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How Far Can the First Amendment Protect Donald Trump?

Posted by Sara Cooper | Aug 07, 2023 | 0 Comments

Former President Donald Trump pleaded not guilty to criminal charges applied to his actions in overthrowing the 2020 Presidential Election results. His legal team is planning to use the defense that the First Amendment applies under the Freedom of Speech was utilized and remains constitutional.

 Freedom of speech as a defense is a probable pattern that will be powered through in the future as more right-wing legislation is being passed and liberal states are mobilizing grassroots efforts to ensure protections are permanent.

With Trump being indicted for the third time, the most ever for a former U.S. President, here are the four serious federal offenses he is charged for:

  • Conspiracy to defraud the United States:

This applies to the multiple and expanded efforts of Trump's false claims about the election back in November 2020 while having knowledge that they were not true and for allegedly attempting to illegally discount legitimate votes for the intended goal of overturning the election, claimed by the prosecutors for this indictment.

  • Conspiracy to obstruct:

This applies to the official proceeding that was introduced in regards to the alleged organized planning of Trump and his following with strong allyship to disrupt the electoral vote's certification back in January 2021.

  • Obstruction of and attempt and obstruct and official proceeding:

Tied to the efforts of both Trump and his co-conspirators in blocking the official certification proceedings in Congress after the 2020 election on January 7th, 2021.

  • Conspiracy against rights:

Using the Civil War-era law, this applies to the alleged attempts performed by Trump and his co-conspirators to “oppress, threaten, and intimidate” the public using their right to vote for the 2020 election.

On Truth Social, Trump responded that a “fake indictment” was evidence of “prosecutorial misconduct.” The Trump campaign had labelled a formal statement and later, a fundraising pitch as “election interference.” GOP allies and other former enemies of Trump have responded as a claim that this indictment is led by the Biden Administration, not the federal courts.

According to NPR's White House correspondent, Franco Ordoňez, had recognized during an interview with All Things Considered, more about the attacks that are demonstrated from Former President Trump and his allies than the actual substance.

"They claim these are politically motivated charges. They attack the special counsel. But they don't necessarily refute specific allegations," Ordoñez said. "They don't argue Trump never incited those followers who attacked the Capitol. They never say that Trump didn't seek a group of fake electors."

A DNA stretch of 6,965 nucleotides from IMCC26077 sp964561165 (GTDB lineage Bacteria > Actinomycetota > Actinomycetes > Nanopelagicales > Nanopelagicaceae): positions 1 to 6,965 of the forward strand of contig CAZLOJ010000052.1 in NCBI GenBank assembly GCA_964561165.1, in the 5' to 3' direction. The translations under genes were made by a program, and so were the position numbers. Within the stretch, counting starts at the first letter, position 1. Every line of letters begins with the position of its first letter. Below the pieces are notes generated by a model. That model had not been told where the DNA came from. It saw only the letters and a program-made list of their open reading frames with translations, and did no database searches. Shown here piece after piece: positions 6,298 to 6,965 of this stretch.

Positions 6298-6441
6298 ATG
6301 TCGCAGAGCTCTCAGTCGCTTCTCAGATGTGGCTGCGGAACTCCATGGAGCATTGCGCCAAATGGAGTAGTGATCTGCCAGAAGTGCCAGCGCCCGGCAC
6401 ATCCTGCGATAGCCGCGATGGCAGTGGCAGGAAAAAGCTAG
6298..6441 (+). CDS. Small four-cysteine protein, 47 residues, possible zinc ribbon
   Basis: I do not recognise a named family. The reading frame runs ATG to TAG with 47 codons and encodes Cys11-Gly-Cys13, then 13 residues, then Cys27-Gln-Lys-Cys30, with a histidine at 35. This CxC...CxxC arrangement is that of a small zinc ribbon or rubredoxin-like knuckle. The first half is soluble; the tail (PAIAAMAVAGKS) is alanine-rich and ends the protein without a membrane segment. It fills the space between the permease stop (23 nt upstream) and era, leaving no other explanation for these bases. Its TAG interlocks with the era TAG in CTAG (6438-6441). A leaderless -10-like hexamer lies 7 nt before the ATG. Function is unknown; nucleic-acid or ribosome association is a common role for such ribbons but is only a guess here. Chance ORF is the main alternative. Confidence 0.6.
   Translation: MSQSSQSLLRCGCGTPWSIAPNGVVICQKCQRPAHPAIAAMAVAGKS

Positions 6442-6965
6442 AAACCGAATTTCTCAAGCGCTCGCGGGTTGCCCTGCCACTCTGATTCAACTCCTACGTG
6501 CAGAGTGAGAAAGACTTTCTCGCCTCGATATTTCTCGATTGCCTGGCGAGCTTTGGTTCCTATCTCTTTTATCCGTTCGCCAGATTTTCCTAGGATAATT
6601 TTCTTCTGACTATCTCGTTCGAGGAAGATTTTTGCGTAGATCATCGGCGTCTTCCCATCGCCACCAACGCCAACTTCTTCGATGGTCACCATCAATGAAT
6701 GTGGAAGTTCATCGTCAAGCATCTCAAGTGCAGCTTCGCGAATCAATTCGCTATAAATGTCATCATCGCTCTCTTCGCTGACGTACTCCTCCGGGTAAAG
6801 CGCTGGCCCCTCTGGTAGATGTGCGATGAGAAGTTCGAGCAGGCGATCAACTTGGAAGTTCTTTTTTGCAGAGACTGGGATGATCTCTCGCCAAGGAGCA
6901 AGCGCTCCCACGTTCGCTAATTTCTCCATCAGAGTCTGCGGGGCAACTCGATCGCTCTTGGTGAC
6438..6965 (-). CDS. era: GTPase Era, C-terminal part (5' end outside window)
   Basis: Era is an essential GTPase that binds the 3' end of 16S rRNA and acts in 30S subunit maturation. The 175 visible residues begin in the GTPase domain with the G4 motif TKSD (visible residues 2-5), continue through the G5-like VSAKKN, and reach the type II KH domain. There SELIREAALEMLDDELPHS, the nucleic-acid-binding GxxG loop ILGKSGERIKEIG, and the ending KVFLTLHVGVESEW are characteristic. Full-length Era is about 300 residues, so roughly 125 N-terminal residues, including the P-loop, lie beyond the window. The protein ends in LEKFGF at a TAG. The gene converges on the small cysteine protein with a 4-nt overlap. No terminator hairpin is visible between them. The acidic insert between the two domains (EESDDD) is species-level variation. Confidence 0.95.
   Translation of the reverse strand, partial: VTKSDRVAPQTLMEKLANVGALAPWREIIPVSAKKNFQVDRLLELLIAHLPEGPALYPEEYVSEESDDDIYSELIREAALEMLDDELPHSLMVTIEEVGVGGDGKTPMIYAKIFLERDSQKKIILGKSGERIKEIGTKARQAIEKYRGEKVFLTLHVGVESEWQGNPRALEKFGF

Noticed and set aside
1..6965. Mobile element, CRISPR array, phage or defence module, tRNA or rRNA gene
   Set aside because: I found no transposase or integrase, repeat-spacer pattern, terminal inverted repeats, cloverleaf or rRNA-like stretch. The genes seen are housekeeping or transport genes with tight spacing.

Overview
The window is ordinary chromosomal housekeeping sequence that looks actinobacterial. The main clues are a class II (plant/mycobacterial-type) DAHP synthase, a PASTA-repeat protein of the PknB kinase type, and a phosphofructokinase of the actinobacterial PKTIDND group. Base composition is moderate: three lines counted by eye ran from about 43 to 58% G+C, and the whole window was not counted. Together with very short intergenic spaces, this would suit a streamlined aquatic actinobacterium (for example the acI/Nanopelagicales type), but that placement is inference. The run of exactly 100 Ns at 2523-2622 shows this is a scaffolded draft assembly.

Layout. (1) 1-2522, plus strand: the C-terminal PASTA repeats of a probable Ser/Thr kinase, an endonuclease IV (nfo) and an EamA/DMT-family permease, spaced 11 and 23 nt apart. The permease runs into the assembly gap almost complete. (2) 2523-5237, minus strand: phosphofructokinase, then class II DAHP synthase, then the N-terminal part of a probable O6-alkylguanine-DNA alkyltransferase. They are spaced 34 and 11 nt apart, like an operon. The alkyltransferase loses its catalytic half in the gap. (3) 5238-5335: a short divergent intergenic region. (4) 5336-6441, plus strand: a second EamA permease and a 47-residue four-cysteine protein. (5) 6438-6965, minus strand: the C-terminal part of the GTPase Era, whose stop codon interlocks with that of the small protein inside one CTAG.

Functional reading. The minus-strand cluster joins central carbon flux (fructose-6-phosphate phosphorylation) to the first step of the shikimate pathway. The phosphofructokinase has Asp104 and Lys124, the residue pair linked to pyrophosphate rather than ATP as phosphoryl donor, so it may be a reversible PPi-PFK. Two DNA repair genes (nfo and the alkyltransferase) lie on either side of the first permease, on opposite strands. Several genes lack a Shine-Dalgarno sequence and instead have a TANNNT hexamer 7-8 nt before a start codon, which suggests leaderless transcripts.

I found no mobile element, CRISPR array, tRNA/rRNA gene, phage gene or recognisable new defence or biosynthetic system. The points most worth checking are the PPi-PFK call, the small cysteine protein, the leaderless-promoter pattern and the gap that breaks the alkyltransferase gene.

After two impeachments and three indictments, Trump is in a conditioned spot that no matter what is faced against him or even federally charged, his supporters will have the ultimate loyalty for him and his proclaimed mission for “Make America Great Again.”

With Trump's legal representation using his freedom of speech as the defense towards these charges, how far does the First Amendment protect him, and what does this mean about using words as a form of influence for political and social action?

Well, the First Amendment does not shield fraud and it does not shield violence based on the following of a leader having extreme speeches for example.

Even if Trump did not have the knowledge of this false claims, they were transferred as steps into overturning votes for one of the most intense elections in U.S. history. Trump did not have the legal authority of manufacturing votes or putting pressure on the Secretary of State of Georgia to recount the votes that had the same results as the first time, as to why he is charged in the first place.

It is the intent that matters, and to take advantage of that power that harmed thousands of election workers and campaign volunteers across the country, this indictment has more a chance to be justified in the court of law.

Tanya Chutkan, the U.S. District Judge for the District of Colombia, will be the judge serving for Trump's case. Chutkan is an appointee of former President Barack Obama. She was appointed to the U.S. District Court for the District of Columbia in June 2014. The renown judge has also been known for handing out some of the most severe sentences for rioters charged in the Jan. 6 assault on the Capitol.

However, as a former public defender, she has resulted into having more consideration for defendants, what Trump is for this upcoming trial. We can't really split the possible decision with liberal v. conservative here, as defendants come from various backgrounds as well as the severity of the crimes with their scope of attention held by the media and the American population.

More news to come.

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